scale and geographic locations. . NV. 2010 Figure 4 Combination of predicted SRCs from Figure 1 and Figure 2 for bedload and suspended sediment on linear plots indicating the diversity and character for a wide range of river types. 2nd Joint Federal Interagency Conference. Las Vegas. The predicted SRCs are generated from the same regression constants of their respective Good/Fair DSRC.July 1. June 27 .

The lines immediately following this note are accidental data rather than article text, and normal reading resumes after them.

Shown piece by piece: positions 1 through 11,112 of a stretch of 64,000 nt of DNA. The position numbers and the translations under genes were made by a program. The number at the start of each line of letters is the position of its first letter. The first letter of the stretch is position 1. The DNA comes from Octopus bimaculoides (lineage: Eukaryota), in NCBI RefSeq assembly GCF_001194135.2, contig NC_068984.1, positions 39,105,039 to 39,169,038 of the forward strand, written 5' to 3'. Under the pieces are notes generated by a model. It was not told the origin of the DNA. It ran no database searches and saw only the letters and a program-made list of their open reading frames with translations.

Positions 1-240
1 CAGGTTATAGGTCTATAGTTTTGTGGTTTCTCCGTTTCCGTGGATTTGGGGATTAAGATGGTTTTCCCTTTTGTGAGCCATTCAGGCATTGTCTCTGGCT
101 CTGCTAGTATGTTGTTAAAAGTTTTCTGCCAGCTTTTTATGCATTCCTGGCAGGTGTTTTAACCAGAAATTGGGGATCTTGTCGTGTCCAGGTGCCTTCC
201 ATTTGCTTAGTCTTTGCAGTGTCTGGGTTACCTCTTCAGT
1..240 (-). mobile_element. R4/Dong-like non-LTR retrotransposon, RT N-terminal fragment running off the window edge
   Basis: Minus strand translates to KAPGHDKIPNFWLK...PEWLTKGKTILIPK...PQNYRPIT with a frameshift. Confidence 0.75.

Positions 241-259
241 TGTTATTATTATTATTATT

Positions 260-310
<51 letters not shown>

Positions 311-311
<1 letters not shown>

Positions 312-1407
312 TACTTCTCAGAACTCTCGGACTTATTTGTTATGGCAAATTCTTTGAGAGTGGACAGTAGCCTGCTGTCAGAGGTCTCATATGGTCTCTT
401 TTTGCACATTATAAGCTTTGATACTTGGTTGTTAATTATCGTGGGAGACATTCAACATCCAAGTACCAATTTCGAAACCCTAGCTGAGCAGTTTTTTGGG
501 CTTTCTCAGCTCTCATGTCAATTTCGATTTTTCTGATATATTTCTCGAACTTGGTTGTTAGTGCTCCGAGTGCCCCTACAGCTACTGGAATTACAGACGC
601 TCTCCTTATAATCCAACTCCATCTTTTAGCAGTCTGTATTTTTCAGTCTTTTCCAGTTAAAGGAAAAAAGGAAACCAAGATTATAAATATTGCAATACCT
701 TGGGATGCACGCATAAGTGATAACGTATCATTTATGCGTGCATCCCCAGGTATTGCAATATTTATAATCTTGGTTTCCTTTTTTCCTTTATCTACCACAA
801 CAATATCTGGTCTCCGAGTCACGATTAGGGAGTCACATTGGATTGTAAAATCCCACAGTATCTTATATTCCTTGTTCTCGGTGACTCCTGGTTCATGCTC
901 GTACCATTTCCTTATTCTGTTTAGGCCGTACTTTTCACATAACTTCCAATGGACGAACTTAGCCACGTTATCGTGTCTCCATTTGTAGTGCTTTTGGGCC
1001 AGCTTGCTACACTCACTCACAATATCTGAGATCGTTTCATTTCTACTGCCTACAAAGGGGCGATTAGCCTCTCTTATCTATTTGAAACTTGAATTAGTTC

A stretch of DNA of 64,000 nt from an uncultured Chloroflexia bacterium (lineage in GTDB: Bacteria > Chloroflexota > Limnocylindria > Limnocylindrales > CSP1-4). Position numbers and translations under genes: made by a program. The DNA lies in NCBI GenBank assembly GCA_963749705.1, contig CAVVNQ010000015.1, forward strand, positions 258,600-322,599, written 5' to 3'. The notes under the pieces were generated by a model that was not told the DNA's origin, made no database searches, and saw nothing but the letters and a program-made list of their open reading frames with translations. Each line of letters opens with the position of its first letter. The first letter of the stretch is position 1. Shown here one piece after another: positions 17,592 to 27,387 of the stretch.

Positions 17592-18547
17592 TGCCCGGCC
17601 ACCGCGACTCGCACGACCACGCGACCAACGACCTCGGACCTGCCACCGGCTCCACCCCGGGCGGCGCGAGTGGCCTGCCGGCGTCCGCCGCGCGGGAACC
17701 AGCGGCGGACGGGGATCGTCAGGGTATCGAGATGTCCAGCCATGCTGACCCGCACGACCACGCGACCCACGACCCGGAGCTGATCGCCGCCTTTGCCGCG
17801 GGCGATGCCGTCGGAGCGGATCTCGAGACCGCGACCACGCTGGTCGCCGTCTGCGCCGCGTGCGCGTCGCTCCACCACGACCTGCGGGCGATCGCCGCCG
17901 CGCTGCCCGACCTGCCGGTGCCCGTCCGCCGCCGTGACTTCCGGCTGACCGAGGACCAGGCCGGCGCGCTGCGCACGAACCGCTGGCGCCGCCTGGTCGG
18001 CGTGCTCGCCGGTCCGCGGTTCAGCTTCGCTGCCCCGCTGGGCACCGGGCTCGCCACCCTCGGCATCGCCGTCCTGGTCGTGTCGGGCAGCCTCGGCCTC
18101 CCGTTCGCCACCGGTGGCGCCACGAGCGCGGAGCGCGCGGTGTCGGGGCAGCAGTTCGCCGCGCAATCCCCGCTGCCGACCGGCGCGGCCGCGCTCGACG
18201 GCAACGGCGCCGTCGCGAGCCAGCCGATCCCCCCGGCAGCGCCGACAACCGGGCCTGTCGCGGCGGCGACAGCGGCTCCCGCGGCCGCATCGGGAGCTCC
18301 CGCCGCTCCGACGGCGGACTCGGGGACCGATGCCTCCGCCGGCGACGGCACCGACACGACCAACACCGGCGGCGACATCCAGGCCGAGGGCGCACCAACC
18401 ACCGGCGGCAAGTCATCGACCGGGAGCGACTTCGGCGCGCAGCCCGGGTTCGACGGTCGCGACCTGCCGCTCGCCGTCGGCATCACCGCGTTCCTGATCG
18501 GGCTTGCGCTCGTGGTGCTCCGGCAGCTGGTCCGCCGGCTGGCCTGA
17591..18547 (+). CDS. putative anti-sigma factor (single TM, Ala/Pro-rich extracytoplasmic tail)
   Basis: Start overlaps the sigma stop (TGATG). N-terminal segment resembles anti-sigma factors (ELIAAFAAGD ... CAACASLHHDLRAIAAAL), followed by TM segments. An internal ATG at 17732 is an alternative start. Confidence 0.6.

stability ratings and geology. June 27 . NV. . 2010 Figure 5 Regional sediment curves for the North-Central Colorado basin (for both Good/Fair and Poor stability) and the Blackfoot and Clark Fork River basins in Northwestern Montana (for Good/Fair stability) that span a range of drainage areas. Las Vegas.July 1. 2nd Joint Federal Interagency Conference.